Microsoft has agreed to license the source code for communications protocols in its Windows server software in a bid to avoid being fined €2 million a day by the European Commission, the company's top lawyer said Wednesday.

"I don't believe any decision to implement a fine is warranted," Brad Smith, Microsoft's general counsel, told reporters in Brussels following the announcement that it would license the code to third-party vendors.

The Commission, which is the European Union's antitrust enforcement arm, has threatened to hit the company with the hefty fines unless it comes into compliance with the Commission's March 2004 antitrust decision against it.

As part of that decision, Microsoft was ordered to license the communications protocols for its workgroup server software so that other vendors can develop products that interoperate smoothly with Windows. The Commission's goal is to create a more level playing field for competition in the server software market.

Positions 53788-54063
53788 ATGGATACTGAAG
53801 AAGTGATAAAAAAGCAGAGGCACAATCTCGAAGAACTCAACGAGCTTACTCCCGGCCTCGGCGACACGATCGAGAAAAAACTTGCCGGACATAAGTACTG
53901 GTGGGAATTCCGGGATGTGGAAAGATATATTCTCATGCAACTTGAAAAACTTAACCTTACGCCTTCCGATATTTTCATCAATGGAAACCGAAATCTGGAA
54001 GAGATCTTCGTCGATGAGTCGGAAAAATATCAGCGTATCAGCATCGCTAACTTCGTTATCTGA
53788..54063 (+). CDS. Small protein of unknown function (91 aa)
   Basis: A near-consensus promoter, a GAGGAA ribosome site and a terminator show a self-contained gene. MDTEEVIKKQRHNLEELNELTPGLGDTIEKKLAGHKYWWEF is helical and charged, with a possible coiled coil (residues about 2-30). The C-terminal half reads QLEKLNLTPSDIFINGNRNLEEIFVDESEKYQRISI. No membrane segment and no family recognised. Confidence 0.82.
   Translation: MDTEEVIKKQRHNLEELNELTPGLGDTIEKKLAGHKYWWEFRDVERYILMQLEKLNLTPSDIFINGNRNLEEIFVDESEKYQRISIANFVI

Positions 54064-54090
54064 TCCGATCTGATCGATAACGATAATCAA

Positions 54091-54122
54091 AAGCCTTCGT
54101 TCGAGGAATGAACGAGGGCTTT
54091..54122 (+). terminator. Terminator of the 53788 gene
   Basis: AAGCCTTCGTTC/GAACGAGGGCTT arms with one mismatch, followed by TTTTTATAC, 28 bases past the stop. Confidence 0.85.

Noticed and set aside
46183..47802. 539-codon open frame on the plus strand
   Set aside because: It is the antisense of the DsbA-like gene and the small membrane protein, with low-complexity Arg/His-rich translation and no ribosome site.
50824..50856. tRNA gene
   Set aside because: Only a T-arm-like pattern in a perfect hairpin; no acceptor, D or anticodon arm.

The European Court of First Instance in Luxembourg will hear Microsoft's appeal of the March 2004 antitrust decision from April 24, a court spokeswoman confirmed yesterday.

Microsoft was fined €497 million for abusing its dominant market position, the European Commission found.

To comply with the ruling, Microsoft shipped a version of its OS without Windows Media Player.

The company was also ordered to detail technical information to allow competitors to make compatible products. Microsoft is still fighting that part of the decision.

While Microsoft has maintained it has sent proper documentation, a computer expert with the Commission determined it was inadequate. On Tuesday, the European Commission granted Microsoft an extension until February 15 to provide satisfactory technical details.

In December, the Commission said it would fine Microsoft €2 million a day unless it met a deadline, originally set for Wednesday.